Some days I get extra nostalgic as I make my way toward my 78th birthday coming up in May. Most of my nostalgia becomes sweeter in elderhood, but today’s showed up at 5:30 this morning (!). I’d gotten only about 5 hours of sleep, but my White Hair Grace Muse (recently named Flicka) was wide awake and eager to get my attention. Sleep would have to wait. Again. (More about that name later…)
I reluctantly paid attention, maybe because I was not wide awake enough to launch a protest about the ungodly hour. And there it was: my word for the week. Flicka hasn’t failed me yet, so I listened. Without hesitation, the word appeared:
(a deep understanding of a person or thing)
Okay, then. Insight it is. My old age insight, to be sure. I’m just a bit nervous about that.
Anyone remember Pete Seeger’s 1960’s song, taken from the opening words of Eccelsiastes 3 in the Bible?
“To everything…there is a season…and a time for every matter under heaven. A time to be born, a time to die. A time to plant, a time to reap what is planted. A time to weep, a time to laugh. A time to mourn, a time to dance. A time to love, a time to hate. A time for war and a time for peace. Turn, turn, turn…”
I bet some of you can sing the whole thing. And every word is still true.
I am deep into the season now of elderhood. I have nearly 78 years of life experience, and an interminably curious mind. And the season of elderhood that starts around age 70 has been particularly rich in – you’ve got it – insight.
This is the time, after all, to reap the years that have been sown. To lay claim to wisdom and insight and offer them so that maybe – just maybe – others can lay claim to them even sooner than we did. This is the time, for us, too, though – to name for ourselves what we have learned. To speak what we have firmly grasped at last because our minds are calmer now and long years have honed our reality to a fine sheen.
What have we learned that maybe we didn’t realize before? Or we’ve known but forgotten? So much, it turns out. Once I opened the door to insight, the flood began. There were way too many insights to talk about in one blog, so I begin to share some of them with you in this one and hope that they’ll find their way to your insights as well. So here goes…
1. Life isn’t fair.
I didn’t just start with any old insight. Some just need to be brought out into the light more urgently than others. And this one is probably the hardest one of all to hear.
Was it fair that my best girlfriend growing up was born with naturally curly hair and knock-’em-dead brown eyes and became Homecoming Queen while I was graced with dishwater blonde hair and got my first glasses in first grade? Okay, that may seem shallow, but for this plain Jane, it was often devastating.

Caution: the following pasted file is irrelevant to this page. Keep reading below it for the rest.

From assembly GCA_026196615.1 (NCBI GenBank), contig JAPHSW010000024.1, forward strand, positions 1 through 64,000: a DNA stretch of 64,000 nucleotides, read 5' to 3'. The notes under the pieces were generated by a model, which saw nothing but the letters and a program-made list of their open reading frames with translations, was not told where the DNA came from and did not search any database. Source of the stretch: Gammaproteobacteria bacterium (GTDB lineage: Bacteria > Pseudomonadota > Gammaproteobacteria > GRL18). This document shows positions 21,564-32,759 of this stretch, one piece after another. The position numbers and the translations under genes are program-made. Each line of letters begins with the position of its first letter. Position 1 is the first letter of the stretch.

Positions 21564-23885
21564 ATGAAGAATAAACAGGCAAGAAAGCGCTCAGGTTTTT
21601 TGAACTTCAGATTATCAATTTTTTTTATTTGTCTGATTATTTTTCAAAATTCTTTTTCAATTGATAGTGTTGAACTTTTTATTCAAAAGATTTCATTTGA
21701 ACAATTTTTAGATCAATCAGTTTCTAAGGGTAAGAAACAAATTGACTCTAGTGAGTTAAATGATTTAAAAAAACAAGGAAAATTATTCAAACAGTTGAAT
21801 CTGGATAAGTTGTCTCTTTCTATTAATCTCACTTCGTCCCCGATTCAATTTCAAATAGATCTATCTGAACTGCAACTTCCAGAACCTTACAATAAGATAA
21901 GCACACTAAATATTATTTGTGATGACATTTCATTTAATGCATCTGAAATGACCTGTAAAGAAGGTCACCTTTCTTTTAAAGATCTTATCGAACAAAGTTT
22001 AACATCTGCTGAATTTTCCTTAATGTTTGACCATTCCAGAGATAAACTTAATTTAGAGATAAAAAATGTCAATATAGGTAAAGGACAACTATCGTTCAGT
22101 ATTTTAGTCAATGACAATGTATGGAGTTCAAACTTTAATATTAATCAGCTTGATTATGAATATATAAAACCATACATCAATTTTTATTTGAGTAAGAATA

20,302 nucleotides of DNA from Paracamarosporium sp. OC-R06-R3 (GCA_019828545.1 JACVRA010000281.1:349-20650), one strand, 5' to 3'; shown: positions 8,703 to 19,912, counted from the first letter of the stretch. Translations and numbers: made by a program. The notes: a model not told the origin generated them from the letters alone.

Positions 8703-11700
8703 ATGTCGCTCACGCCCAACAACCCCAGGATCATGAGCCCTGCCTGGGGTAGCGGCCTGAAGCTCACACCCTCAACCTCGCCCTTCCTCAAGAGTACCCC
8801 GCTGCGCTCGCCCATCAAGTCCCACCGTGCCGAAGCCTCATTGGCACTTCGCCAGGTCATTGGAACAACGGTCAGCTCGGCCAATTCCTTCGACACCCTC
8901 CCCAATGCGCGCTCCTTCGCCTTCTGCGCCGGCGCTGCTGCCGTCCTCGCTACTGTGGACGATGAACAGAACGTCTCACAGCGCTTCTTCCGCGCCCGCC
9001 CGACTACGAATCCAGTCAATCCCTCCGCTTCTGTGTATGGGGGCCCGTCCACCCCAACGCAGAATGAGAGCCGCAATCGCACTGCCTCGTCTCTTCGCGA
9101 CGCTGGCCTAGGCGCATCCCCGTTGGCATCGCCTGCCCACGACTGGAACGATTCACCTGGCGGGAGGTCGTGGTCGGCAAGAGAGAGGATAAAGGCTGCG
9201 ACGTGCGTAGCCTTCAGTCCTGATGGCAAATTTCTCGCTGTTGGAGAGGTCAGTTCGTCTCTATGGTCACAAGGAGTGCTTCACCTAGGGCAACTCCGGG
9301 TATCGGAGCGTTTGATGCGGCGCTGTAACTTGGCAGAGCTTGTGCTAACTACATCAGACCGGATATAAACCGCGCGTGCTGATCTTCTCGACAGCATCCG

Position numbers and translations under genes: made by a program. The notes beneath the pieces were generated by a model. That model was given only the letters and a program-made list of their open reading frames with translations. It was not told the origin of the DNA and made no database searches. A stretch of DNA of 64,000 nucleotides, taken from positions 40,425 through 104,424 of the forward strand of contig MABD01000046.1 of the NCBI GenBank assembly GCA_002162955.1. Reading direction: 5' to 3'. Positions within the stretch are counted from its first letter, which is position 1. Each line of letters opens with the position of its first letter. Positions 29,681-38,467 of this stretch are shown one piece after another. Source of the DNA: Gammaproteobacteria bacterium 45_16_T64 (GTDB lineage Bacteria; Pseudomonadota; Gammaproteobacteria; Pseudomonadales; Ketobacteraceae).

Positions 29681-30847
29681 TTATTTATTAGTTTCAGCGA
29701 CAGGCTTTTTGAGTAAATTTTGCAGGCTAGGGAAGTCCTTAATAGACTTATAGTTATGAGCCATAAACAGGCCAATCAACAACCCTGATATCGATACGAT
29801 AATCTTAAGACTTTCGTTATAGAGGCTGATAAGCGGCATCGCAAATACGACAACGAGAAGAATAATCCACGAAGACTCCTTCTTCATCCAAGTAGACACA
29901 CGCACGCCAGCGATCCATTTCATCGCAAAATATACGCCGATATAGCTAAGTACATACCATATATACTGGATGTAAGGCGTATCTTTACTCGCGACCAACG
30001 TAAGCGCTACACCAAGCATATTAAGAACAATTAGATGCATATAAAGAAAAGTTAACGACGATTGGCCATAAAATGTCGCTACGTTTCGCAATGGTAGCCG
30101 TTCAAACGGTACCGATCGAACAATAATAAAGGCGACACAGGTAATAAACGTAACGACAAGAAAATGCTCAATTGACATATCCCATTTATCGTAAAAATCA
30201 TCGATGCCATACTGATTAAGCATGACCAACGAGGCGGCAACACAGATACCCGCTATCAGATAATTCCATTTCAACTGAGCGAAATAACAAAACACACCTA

Was it fair that I grew up in a beautiful, loving home and some of my friends had to deal with abuse or poverty, or face the death of a twin brother in junior high from cancer?
Fill in your own list. It can go on…and on…and on…and on. Well beyond our own personal worlds, of course. So much isn’t fair. Dang!
Life should be fair. That’s only fair, isn’t it? We figure that out when we are just wee children, right?
So if we finally have to give in and admit that life is not always fair, what the heck do we do with that besides rail against the unfairness of it all?
It may take a very long time, but we can make peace with this painful reality. But here’s the thing: until then, we go about finding our own ways to create “fair” wherever and whenever we can.
2. Treasure the little things. There’s more room for little things in your heart.
Your baby’s first smile. The first “dada” or “mama” that is uttered. The happy dance that your pup leaps when you come home. The love note with crooked letters that you found from your first grader. The humble crocus that first comes up in your yard to announce spring. The hand squeeze that a friend gives you when you’re low. The smile from your spouse who sits across the supper table every night. The first fish you caught; the first date that you had; the first pile of leaves you jumped into in the fall. The smell of clean laundry; the special green of spring’s leaves just beginning to bloom; the feel of the hot sun on your cool skin.
You name them. The little things. The ones from the past, but also the things right before your eyes right now – today. The big things are exciting. But the little things run deep and are captured with a delicious hint of a soul full of wonder.
3. Boredom is the thief of imagination. Don’t get bored!!
I love this from Wendell Berry: “It may be that when we no longer know what to do, we have come to our real work and when we no longer know which way to go, we have begun our real journey. The mind that is not baffled is not employed. The impeded stream is the one that sings.”
I know that when I am bored (which hardly ever happens any more…I don’t have time to be bored!), I am wasting valuable time, and I don’t have time to waste any more! I have so much yet to do, to learn, to explore. To write.
Give me the impeded stream! Throw something in front of me that I can’t resist! Show me something that calls out my creativity – my curiosity – my fascination – my wonder. I will rest when I need to. In the meantime, baffle my mind! I am not done with this world yet. Not by a long shot. I’m very intent on embracing these elder years! I’m traveling the impeded stream. I want to sing!
As my dear friend, Bill Apablasa (of Oxygen Buzz fame) loves to say, “Yahoo!”
More insights next week…we’re just getting started.
And about Flicka? It’s Norwegian for “young girl,” which I am not. But its ancient meaning also included, “light-hearted woman.” Which I am. So that’s what my Muse named herself. She is definitely not boring!